My energy and efficiency seemed to double overnight. I now have more energy to be productive and more energy and drive during exercise.
These changes over the past months have also positively affected my mental health. Having more energy and getting more things done, has made me feel happier than I have in forever.
I have loved the differences I have found in myself due to my perseverance with drinking more water and instilling this habit.
Establish Drinking Water as a Habit
Remembering to keep drinking water throughout the day, hasn’t always been as easy for me as it is now.
For someone who only really had a drink with a main meal, it was very unusual for me to be drinking throughout the day, and to choose water over a fizzy drink.
It has taken me about a month to really get the hang of this habit and imprint this into my way of life.
So here is how I did it so you can too!
Invest in a quality water bottle or flask
I purchased a Chilly’s bottle and can not recommend it enough. It is great value for money, as the quality is outstanding and the bottle keeps my water cold for longer than I even need.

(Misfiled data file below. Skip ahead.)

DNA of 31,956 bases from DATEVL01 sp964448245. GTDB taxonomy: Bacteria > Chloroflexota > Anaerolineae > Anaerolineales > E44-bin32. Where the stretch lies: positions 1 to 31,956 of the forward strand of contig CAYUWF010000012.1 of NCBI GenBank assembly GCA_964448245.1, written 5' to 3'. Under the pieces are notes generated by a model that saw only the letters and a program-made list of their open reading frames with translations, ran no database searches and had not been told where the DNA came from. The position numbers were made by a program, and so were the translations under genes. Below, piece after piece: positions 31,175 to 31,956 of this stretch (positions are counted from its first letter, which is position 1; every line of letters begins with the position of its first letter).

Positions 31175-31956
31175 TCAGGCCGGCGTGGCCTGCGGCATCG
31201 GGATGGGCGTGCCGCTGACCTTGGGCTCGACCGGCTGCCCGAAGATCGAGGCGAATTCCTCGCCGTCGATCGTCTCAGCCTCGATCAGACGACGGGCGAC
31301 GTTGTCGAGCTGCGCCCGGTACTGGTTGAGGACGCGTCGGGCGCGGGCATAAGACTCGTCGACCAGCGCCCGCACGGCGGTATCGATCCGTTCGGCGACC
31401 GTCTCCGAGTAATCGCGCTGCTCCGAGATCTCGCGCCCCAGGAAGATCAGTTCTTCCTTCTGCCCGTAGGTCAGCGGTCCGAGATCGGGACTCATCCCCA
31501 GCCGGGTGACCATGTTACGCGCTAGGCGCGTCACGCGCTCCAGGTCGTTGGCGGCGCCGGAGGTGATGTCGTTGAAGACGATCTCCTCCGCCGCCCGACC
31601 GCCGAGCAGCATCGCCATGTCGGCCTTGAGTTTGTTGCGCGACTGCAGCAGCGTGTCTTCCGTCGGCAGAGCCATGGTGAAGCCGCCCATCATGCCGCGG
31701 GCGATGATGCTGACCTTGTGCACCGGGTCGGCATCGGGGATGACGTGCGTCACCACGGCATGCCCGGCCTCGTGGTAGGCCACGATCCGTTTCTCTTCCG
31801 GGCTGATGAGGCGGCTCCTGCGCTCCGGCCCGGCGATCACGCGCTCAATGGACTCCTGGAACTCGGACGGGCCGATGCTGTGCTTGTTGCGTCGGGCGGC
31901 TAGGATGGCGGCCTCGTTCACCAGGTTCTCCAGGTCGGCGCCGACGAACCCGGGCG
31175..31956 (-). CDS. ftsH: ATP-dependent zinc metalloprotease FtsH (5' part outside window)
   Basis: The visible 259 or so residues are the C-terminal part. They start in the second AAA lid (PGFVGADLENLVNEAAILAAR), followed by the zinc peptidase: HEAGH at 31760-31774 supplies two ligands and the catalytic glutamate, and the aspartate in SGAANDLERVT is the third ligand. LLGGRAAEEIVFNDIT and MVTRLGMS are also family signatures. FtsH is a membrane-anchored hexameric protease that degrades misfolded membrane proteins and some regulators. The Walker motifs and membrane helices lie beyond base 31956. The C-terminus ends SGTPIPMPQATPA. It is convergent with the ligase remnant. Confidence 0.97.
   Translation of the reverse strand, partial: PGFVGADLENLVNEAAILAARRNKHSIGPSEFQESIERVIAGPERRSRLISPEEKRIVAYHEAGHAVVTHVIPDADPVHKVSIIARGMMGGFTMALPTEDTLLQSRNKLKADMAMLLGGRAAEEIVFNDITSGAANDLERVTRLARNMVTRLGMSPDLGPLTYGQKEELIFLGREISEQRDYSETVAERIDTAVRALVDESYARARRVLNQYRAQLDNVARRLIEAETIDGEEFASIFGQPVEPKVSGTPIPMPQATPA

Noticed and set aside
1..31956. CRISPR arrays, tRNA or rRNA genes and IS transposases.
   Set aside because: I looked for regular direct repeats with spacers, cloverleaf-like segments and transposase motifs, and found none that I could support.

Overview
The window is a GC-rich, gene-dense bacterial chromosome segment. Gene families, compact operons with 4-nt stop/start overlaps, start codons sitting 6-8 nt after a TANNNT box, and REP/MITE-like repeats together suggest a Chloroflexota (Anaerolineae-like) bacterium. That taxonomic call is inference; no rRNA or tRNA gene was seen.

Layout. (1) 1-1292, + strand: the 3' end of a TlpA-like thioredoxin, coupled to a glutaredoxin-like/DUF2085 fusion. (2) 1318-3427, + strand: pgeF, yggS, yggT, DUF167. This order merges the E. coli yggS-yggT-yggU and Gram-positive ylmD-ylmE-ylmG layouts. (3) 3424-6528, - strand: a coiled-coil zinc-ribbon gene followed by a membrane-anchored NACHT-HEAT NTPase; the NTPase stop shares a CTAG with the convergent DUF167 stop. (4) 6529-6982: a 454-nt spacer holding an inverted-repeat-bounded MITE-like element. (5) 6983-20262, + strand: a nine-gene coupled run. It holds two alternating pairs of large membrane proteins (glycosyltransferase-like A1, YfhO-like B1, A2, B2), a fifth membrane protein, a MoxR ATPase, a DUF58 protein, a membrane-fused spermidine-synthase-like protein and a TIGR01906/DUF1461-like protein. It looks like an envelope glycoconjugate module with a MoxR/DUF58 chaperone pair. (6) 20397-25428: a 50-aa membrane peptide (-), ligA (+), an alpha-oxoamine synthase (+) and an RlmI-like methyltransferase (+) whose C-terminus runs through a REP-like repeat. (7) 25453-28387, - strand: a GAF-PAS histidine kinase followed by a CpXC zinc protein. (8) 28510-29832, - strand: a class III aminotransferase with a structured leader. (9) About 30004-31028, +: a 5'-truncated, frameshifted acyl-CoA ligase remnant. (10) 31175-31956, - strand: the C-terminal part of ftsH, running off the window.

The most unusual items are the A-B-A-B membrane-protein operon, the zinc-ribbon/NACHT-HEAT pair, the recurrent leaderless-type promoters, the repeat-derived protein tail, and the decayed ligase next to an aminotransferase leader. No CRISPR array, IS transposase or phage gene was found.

I love my water bottle so much, I actually want to drink from it. This investment really kickstarted my waterdrinking and has continued to remind me to stay hydrated.
I seriously recommend everyone gets a reusable water bottle. Not only for yourselves, but also for the environment.
7.7 billion single-use water bottles are used each year, in the UK alone. Most end up polluting our rivers and seas, often endangering wildlife.
Set yourself a goal
In the early days of establishing your habit, it can be very important to set yourself a goal to keep in mind throughout your journey.
For me, I started by simply having a sip of water from my water bottle whenever I remembered.
Eventually, when I was doing this regularly, I set myself a new target to consume a certain amount of cups per day.
Every time I reached my goal, I celebrated my success then set a new one.
Finally, I managed to drink the NHS’s recommended daily allowance with ease.
Track your daily water intake